NEW YORK (AP) - Health officials reported Saturday what appears to be the
first time that a mysterious Middle East virus has spread from one person to
another in the United States.
The Illinois man probably picked up an infection from an Indiana man who
earlier this month became the first U.S. case of Middle East respiratory
syndrome, or MERS. The Illinois man, however, never needed medical treatment
and is reported to be feeling well, officials at the Centers for Disease
Control and Prevention said.
The two men met twice before the Indiana man fell ill and was hospitalized
in Munster, Indiana, shortly after traveling from Saudi Arabia, where he
lived and was employed as a health care worker. Health officials say they
think the virus spread during a 40-minute business meeting that involved no
more contact than a handshake.
ďWe donít think this changes the risk to the general public,Ē which remains
low, said Dr. David Swerdlow of the CDC.
The new report also is not considered evidence that the virus is spreading
more easily among people than previously thought, he said. The virus is not
considered to be highly contagious, and health officials believe it only
spreads from person to person with close contact. Many of those who have
gotten sick in the Middle East have been family members or health care
workers caring for a MERS patient.
The CDC said tests completed Friday provided evidence that the Illinois man
had an infection at some point. Since the first manís diagnosis, health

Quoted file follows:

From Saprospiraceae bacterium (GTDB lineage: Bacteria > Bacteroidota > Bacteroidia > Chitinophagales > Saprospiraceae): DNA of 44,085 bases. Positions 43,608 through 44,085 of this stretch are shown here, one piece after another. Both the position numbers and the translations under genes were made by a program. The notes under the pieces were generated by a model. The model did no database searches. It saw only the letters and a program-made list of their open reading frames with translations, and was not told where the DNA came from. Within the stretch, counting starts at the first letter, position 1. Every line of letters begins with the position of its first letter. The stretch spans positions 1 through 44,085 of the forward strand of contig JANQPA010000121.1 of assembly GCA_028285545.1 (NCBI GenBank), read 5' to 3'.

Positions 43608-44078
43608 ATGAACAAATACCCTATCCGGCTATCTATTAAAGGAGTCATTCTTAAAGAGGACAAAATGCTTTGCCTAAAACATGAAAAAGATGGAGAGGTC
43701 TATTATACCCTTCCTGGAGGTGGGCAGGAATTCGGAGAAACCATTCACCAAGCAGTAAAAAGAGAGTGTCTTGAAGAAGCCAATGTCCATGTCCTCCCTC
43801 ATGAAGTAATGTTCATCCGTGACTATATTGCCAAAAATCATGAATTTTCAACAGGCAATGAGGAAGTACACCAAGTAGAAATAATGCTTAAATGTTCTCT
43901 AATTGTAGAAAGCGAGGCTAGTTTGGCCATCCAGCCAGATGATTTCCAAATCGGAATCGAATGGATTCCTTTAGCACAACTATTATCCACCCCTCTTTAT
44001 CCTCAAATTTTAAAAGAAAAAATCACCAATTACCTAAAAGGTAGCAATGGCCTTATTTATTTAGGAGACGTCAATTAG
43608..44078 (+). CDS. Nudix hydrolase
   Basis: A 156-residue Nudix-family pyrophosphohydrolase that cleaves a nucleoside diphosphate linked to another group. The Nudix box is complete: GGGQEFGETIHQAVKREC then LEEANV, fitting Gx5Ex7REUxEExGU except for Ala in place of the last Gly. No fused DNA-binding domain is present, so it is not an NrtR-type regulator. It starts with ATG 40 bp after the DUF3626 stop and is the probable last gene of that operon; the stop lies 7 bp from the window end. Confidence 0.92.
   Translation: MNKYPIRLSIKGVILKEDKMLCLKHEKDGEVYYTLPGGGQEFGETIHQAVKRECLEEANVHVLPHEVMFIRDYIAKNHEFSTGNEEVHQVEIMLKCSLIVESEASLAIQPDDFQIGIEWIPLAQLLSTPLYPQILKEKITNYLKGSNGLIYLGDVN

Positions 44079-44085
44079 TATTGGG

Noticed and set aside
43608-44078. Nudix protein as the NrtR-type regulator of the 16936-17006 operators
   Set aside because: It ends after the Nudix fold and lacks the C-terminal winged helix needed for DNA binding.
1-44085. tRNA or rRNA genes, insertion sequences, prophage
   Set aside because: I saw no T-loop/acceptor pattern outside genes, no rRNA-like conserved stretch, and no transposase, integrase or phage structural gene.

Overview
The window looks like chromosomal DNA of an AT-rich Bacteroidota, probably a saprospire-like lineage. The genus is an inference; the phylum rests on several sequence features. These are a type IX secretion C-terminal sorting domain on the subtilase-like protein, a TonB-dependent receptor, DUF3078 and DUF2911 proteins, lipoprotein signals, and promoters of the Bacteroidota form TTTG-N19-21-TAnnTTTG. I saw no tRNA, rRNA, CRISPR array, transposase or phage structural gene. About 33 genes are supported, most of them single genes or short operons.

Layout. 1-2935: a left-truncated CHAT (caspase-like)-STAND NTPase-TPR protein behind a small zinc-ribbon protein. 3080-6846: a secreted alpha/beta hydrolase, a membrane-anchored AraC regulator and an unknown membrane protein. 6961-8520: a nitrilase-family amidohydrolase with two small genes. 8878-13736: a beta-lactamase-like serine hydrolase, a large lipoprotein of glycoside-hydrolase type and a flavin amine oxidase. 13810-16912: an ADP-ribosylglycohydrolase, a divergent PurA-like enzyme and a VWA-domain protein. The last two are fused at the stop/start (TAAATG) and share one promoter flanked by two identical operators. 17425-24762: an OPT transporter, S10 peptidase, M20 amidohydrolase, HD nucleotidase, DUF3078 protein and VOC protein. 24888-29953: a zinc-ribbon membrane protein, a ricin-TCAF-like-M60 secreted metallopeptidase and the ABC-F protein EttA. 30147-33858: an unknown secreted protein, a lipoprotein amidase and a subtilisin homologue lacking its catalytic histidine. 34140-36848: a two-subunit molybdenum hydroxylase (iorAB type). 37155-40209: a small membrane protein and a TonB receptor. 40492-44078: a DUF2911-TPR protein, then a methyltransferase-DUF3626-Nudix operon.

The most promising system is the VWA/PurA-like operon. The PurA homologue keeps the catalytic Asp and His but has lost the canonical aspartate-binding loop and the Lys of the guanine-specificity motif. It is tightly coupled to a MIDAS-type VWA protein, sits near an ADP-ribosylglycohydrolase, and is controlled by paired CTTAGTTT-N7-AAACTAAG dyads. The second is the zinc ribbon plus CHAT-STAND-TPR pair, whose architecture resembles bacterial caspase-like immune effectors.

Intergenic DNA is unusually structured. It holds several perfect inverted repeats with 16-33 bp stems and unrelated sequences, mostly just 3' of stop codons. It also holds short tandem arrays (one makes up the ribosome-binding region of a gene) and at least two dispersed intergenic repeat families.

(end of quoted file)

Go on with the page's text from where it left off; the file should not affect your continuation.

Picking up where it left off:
officials have been monitoring and testing anyone who was in close contact
with him, including health care workers and household members, but none of
the rest of them has tested positive for the virus.
A second U.S. illness was confirmed last week in a 44-year-old man from
Saudi Arabia who was visiting Florida.
Saudi Arabia has been at the center of an outbreak of MERS that began two
years ago. The MERS virus has been found in camels, but officials donít know
how it is spreading to humans. Overall, about 600 people have had the
respiratory illness, and about 175 people have died. All had ties to the
Middle East region or to people who traveled there. There is no vaccine or
cure and thereís no specific treatment except to relieve symptoms, which
include fever, cough and shortness of breath. Not all those exposed to the
virus become ill.
MERS belongs to the coronavirus family that includes the common cold and
SARS, or severe acute respiratory syndrome, which caused some 800 deaths
globally in 2003.